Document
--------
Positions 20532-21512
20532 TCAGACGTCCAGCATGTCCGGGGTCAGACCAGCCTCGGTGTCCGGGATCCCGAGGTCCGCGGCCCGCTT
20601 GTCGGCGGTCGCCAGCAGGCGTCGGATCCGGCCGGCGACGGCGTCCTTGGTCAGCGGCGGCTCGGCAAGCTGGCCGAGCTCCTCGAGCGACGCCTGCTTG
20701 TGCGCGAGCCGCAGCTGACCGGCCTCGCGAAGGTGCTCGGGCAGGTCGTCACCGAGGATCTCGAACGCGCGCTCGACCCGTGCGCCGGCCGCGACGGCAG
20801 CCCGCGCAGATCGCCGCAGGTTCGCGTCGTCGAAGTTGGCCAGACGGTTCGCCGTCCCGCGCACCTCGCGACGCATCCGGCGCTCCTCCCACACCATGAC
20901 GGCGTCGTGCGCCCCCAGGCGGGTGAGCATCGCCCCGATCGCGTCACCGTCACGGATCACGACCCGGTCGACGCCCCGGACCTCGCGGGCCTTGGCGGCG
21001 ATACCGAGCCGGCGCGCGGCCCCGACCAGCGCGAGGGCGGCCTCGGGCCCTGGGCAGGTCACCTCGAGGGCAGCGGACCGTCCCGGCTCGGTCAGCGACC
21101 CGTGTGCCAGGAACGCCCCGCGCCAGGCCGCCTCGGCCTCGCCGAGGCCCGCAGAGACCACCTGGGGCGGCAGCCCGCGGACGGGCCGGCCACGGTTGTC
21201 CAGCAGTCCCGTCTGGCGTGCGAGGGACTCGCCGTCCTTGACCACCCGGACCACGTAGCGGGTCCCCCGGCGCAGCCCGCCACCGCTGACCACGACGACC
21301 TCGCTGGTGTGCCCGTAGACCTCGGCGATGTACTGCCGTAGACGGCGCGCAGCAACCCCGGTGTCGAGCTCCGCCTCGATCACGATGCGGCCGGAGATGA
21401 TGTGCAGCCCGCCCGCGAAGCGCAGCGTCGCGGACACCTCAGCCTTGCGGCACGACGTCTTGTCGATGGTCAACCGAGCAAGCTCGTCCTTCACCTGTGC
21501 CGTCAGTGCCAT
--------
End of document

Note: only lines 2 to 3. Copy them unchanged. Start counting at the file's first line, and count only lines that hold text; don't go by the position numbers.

20532 TCAGACGTCCAGCATGTCCGGGGTCAGACCAGCCTCGGTGTCCGGGATCCCGAGGTCCGCGGCCCGCTT
20601 GTCGGCGGTCGCCAGCAGGCGTCGGATCCGGCCGGCGACGGCGTCCTTGGTCAGCGGCGGCTCGGCAAGCTGGCCGAGCTCCTCGAGCGACGCCTGCTTG